Journal article

Applying the HJM-approach when volatility is stochastic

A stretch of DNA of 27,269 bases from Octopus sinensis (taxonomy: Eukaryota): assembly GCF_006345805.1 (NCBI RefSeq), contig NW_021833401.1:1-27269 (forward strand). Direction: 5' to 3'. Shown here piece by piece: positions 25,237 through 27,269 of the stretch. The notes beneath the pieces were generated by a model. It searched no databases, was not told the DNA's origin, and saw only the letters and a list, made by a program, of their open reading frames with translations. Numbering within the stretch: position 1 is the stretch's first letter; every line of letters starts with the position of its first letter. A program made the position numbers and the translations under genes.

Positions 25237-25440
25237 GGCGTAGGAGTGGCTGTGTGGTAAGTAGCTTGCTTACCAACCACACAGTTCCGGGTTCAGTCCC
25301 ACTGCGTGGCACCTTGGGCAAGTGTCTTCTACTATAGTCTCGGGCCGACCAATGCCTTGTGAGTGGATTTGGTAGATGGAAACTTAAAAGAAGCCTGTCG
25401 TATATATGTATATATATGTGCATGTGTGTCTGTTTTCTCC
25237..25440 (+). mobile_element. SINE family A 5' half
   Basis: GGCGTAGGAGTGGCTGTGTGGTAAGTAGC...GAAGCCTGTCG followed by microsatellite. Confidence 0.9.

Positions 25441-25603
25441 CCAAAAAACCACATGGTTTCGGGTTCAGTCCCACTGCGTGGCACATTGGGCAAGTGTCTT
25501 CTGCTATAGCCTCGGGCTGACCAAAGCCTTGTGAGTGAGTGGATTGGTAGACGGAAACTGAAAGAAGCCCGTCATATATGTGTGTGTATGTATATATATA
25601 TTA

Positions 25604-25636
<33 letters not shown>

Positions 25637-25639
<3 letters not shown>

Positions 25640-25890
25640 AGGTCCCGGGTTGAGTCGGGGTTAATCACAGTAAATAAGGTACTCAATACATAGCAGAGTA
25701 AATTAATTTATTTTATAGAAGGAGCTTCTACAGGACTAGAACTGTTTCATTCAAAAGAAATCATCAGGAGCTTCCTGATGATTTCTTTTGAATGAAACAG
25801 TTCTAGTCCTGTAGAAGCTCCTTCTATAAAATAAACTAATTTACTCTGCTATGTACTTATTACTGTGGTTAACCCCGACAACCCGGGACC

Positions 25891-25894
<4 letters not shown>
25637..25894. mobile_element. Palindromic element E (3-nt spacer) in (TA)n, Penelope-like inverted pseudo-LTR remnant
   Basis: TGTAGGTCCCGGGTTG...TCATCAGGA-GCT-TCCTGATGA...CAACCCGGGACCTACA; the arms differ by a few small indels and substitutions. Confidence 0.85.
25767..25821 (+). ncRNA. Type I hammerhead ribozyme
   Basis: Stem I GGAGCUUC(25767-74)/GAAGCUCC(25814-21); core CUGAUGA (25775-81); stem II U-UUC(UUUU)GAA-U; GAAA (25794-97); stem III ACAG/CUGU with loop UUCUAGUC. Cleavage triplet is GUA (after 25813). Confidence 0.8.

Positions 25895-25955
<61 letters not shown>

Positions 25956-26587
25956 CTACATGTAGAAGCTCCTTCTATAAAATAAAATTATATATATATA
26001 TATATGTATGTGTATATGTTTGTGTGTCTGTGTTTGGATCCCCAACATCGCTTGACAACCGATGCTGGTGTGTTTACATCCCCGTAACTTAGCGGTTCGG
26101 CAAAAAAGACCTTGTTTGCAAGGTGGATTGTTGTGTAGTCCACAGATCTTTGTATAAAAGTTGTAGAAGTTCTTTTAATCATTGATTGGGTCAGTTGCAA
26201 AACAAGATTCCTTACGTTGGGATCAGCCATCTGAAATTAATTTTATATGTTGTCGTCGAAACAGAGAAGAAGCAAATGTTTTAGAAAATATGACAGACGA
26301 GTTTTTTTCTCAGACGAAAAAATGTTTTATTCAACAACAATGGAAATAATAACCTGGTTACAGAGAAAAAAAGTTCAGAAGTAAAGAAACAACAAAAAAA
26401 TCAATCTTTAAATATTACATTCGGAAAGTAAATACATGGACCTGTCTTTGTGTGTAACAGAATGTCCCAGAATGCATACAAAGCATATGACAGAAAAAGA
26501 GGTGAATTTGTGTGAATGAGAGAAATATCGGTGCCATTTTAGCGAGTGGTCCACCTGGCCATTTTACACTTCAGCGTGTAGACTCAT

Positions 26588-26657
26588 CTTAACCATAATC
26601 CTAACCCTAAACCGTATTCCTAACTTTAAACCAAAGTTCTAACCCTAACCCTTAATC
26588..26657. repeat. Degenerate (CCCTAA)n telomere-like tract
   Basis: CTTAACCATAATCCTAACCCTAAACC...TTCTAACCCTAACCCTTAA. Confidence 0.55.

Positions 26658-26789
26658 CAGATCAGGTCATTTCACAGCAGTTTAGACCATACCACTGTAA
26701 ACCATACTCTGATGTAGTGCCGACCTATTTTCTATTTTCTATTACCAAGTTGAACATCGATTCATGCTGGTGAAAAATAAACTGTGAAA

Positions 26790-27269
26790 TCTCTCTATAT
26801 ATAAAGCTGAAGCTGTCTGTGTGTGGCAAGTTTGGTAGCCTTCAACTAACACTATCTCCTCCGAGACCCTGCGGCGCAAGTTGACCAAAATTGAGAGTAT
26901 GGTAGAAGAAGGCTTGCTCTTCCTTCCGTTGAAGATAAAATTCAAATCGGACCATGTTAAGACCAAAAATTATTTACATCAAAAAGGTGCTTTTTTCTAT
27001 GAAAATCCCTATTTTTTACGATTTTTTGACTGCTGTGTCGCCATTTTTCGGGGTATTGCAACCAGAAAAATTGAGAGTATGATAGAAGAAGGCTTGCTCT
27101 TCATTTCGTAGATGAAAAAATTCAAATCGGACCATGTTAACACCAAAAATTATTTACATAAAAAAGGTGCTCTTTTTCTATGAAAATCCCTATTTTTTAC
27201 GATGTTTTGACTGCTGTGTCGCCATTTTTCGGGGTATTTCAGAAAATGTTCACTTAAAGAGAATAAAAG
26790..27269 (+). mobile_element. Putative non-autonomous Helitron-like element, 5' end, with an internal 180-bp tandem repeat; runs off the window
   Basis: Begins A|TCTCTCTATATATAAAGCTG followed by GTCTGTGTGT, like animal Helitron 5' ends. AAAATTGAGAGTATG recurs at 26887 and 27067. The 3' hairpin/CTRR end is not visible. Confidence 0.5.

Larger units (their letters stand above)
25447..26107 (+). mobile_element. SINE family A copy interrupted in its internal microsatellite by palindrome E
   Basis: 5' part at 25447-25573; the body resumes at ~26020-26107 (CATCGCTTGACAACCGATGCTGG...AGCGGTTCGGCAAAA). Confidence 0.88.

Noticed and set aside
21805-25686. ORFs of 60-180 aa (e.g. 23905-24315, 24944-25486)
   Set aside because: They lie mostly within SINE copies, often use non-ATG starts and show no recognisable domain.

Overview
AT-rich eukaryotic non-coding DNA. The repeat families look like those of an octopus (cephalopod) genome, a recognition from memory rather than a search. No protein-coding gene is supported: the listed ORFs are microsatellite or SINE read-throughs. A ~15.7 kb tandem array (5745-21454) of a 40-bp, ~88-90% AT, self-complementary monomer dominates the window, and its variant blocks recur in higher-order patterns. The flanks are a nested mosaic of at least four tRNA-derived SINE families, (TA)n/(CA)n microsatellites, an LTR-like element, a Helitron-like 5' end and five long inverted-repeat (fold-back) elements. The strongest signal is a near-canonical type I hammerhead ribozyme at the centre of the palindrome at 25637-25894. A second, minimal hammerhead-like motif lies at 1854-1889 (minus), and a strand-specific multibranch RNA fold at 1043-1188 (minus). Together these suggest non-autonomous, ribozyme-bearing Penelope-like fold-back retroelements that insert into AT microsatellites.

We propose a simple approach to extend the Heath, Jarrow and Morton (1992) model to a framework where the volatility of bond prices and forward rates is stochastic and where volatility-specific risk cannot necessarily be hedged in trading bonds. The arbitrage-free modeling of Heath, Jarrow and Morton cannot readily be transposed to such an environment. HJM’s major insight is that the drift of forward rates must be a function of the volatility structure of forward rates to preclude arbitrage opportunities. This implies that to price interest-rate dependent claims, one need only specify the volatility structure of forward rates. Given the initial term structure (observed in the market), any contingent claim can be priced. While the HJM-restriction still applies when the volatility of forward rates is stochastic, it is not sufficient to price interest-rate contingent claims. Indeed one needs to specify the arbitrage-free process of volatility under the risk-neutral measure. The traditional HJM restriction does not provide any guidance in that respect. We solve that problem by transposing HJM’s idea to the volatility term structure. We show that given an initial term structure of futures prices on interest-rate yields, one need only specify the volatility structure of the futures price on interest-rate yields to derive the arbitrage-free dynamics of the volatility of forward rates. Thus, taking as input the initial term structure of futures prices, the term strucuture of forward rates and specifying a volatility structure for the futures price on yields, one can price all interest rate contingent claims in our model. Our model thus requires as input two term structures, but only one volatlity structure need be specified. We provide a detailed analysis of a gaussian specification of the model, for which volatility exhibits mean reversion. It is parsimonious as it requires only three parameters to be estimated. We use that specification to draw comparisons with a simple extended-Vasicek model in order to investigate the effects of stochastic volatility on interest-rate options. The results support the widespread assertion that even though stochastic volatility might not be essential for the modeling of the term structure, it might have an important impact on interest-rate derivatives.


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